Incubation start and egg size in relation to body reserves in the common eider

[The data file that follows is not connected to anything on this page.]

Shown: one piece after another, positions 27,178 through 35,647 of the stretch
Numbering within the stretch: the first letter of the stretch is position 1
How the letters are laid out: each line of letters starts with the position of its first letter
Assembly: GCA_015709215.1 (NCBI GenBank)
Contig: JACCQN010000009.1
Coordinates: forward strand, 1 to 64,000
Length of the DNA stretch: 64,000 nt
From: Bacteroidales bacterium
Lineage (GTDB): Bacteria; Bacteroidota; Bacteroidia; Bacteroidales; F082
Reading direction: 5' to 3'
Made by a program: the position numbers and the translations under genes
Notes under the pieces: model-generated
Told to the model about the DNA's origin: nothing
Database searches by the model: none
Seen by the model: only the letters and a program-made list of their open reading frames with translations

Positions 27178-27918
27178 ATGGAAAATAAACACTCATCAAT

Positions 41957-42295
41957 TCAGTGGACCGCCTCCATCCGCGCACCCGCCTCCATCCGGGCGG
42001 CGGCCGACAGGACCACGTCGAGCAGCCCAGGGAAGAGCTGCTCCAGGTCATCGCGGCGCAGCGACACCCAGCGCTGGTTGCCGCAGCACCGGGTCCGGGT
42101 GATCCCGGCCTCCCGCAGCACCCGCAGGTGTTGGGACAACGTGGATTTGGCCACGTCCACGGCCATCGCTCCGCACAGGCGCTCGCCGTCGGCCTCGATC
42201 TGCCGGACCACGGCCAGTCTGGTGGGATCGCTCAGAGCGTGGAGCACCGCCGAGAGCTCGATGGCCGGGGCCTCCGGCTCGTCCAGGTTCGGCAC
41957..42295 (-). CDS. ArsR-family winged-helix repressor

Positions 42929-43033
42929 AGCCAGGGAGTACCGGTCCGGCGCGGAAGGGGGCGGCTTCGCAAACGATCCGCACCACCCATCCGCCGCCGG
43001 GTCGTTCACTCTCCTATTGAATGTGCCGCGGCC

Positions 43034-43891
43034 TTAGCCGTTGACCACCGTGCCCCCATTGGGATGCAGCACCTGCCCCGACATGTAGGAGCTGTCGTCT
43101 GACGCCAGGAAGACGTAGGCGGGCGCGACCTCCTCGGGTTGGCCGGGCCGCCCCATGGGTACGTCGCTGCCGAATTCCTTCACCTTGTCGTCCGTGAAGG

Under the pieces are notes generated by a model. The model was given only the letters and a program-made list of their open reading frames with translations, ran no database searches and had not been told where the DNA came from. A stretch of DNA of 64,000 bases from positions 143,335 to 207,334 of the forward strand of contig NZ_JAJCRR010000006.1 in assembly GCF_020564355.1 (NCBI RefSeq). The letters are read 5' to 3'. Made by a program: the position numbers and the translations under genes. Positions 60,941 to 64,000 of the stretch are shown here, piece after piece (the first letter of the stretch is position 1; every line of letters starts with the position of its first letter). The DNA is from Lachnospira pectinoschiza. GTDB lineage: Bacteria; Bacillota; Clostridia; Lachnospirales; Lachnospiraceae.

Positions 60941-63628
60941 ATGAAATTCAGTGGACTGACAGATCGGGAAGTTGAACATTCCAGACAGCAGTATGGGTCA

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Avian incubation is often initiated before all eggs are laid. In altricial birds this has been proposed to facilitate brood reduction through asynchronous hatching. However, in precocial birds eggs normally hatch synchronously even if incubation has started before all eggs are laid. Patterns of incubation start may be the adaptive trait selected for both in altricial and precocial species. Several hypotheses have been proposed to explain the timing of incubation start in birds. Decreasing egg-size after incubation start may be adaptively related to an early incubation start, either to ensure synchronous hatching or to decrease fitness cost of late hatched eggs. We have measured individual body condition, egg size and start of incubation in common eider Somateria mollissima, a precocial sea-duck which does not feed during the incubation period. Females in poor body condition start to incubate earlier in the laying sequence than those in good body condition. Furthermore females in poor body condition lay smaller final eggs than females in good body condition. The laying of smaller eggs late in the sequence is therefore probably related to energetic or nutritional state. We propose that females in poor body condition start to incubate early to shorten the nest period in order to reduce their mass loss, but at the cost of reduced size and growth of the ducklings from the eggs laid after incubation start. Females in good body condition on the other hand postpone incubation start at the cost of a longer incubation period and a higher mass loss to the benefit of synchronized hatching and a higher survival of ducklings.
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